Steinbrenner made it clear the Yankees wanted nothing more to do with a baseball player who showed so little respect to the Yankees tradition and the commitment the Yankees make in putting a winning team on the field each year.

“I don’t understand Alex’s point of view,” Hank Steinbrenner said. “Of course, he had hinted many times the past two years that he had questions about staying a Yankee. I guess he was serious. But being paid what he would have been paid, you would think at the same time there would be pride in being a Yankee.”
“I mean, come on,” he continued. “Every ex-Yankee I’ve ever talked to says the same thing: ‘Are you kidding me? Everybody wants to be a Yankee.’ And it’s not the cheap Yankees, either. It’s the Yankees who will pay whatever we have to pay. But when he opts out, that is telling us he doesn’t want to be a Yankee.”

While the Yankees are upset with how Rodriguez and Boras conducted themselves, the Yankees reaction nearly paled in comparison to how Major League Baseball reacted to Boras’ Sunday night show.

"We were very disappointed that Scott Boras would try to upstage our premier baseball event of the season with his announcement," Bob DuPuy, baseball's chief operating officer, said Monday in an e-mail to The Associated Press.

"There was no reason to make an announcement last night other than to try to put his selfish interests and that of one individual player above the overall good of the game," DuPuy said. "Last night and today belong to the Boston Red Sox, who should be celebrated for their achievement, and to the Colorado Rockies, who made such an unbelievable run to the World Series."

Late Monday realizing he had become the center of a storm that could hurt his ability to negotiate a contract for Rodriquez released the following statement to the media.

"I apologize to the Boston Red Sox and Colorado Rockies and their players, Major League Baseball and its players, and baseball fans everywhere for that interference," he said in a statement. "The teams and players involved deserved to be the focus of the evening and honored with the utmost respect. The unfortunate result was not my intent, but is solely my fault. I could have handled this situation better, and for that I am truly sorry."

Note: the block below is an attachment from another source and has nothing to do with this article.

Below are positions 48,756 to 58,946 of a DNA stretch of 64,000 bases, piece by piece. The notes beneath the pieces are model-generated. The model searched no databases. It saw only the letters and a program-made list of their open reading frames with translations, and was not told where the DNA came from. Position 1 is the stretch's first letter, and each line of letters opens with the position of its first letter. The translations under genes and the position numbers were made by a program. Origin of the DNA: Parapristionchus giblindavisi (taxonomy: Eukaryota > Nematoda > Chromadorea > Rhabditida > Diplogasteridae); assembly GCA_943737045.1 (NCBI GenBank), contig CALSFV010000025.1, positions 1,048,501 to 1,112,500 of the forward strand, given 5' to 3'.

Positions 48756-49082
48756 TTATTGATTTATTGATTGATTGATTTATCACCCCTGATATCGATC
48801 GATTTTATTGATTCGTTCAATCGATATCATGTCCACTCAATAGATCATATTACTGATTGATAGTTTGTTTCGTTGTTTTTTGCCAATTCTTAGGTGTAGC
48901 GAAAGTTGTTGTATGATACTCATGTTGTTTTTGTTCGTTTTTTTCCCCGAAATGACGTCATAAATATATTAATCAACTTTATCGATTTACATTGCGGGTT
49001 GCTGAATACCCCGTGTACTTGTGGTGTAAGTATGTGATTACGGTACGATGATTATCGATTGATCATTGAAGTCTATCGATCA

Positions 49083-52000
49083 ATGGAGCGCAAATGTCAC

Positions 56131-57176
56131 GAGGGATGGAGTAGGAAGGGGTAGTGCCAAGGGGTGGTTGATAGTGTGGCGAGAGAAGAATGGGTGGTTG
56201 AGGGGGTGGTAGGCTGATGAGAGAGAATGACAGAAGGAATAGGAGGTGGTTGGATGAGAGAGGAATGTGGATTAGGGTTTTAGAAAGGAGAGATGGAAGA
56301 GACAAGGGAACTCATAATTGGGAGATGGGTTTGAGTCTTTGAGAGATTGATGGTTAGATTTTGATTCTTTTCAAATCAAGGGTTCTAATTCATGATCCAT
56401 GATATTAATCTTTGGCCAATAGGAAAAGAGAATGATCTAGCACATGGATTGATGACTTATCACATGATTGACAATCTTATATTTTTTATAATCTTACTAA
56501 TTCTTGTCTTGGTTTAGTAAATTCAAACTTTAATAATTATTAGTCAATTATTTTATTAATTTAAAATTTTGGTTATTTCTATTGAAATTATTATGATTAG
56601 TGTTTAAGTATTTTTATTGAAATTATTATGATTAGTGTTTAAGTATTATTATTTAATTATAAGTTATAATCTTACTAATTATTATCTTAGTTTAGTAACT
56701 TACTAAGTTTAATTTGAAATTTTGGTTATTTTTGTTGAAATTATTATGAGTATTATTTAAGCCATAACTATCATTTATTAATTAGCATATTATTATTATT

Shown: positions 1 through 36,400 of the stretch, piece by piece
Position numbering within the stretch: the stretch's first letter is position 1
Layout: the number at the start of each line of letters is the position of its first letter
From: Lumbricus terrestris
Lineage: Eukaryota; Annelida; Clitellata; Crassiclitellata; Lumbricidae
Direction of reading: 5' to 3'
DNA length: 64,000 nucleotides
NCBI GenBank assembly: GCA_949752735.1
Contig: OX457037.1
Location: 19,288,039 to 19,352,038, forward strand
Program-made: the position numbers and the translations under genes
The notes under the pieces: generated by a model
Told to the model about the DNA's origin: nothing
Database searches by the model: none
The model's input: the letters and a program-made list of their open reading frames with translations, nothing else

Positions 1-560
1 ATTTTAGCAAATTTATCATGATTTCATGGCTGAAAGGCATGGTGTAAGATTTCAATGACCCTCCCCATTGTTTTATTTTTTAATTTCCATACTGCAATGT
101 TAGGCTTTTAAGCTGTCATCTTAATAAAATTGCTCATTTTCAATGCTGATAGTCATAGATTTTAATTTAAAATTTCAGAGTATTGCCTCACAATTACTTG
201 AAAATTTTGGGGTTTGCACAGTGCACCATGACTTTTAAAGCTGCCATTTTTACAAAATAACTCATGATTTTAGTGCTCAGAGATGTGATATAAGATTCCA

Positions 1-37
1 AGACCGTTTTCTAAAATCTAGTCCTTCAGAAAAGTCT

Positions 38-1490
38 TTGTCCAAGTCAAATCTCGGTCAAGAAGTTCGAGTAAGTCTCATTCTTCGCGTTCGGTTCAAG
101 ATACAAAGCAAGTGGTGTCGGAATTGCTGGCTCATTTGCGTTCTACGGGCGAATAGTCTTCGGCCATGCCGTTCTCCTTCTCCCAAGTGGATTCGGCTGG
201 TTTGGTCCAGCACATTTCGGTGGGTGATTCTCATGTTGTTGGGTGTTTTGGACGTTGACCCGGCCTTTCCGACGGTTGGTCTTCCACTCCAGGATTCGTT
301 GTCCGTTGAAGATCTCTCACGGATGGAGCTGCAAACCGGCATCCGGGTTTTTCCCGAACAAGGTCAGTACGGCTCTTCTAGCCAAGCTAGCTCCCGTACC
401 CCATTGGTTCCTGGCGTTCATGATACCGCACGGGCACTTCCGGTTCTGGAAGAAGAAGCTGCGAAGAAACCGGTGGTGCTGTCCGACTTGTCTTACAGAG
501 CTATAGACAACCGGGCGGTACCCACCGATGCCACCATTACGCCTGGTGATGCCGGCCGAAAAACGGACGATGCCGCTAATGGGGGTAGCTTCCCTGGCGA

An act of contrition on Boras’ part, Boras waves the white flag – that isn’t Scott Boras’ style. If he believed he hurt his ability to maximize A-Rod’s value on the open market than his apology makes sense. But like the boy who cried wolf, Boras’ track record and his understanding of the market suggests otherwise. And if Boras was as sorry as he has stated, why didn’t he consider apologizing to the Yankees as well? Leaving a voice mail for Yankees general manager Brian Cashman? Cashman deserved better.

Late Monday afternoon Cashman released the following statement to the media.

"I received a message from Scott Boras last night informing me that Alex Rodriguez formally opted out of the final three seasons of his contract," Cashman said in the statement. "We always understood that it was his contractual right to do so."

Cashman also told the Associated Press that the Yankees invited Rodriguez and Boras to negotiate an extension on the existing contract, an invitation which evidently was declined.

"We expressed our interest in keeping him in pinstripes," Cashman said. "We requested the opportunity to convey those feelings to him directly with the Steinbrenner family in an open, face-to-face dialogue.

"Alex was a key part of our success over the last four seasons, and I appreciate having the opportunity to work with him," Cashman said. "I wish Alex, Cynthia and their growing family the best of luck in the future. I only wish we could have raised a championship trophy together during his time here, which was the ultimate goal we all shared."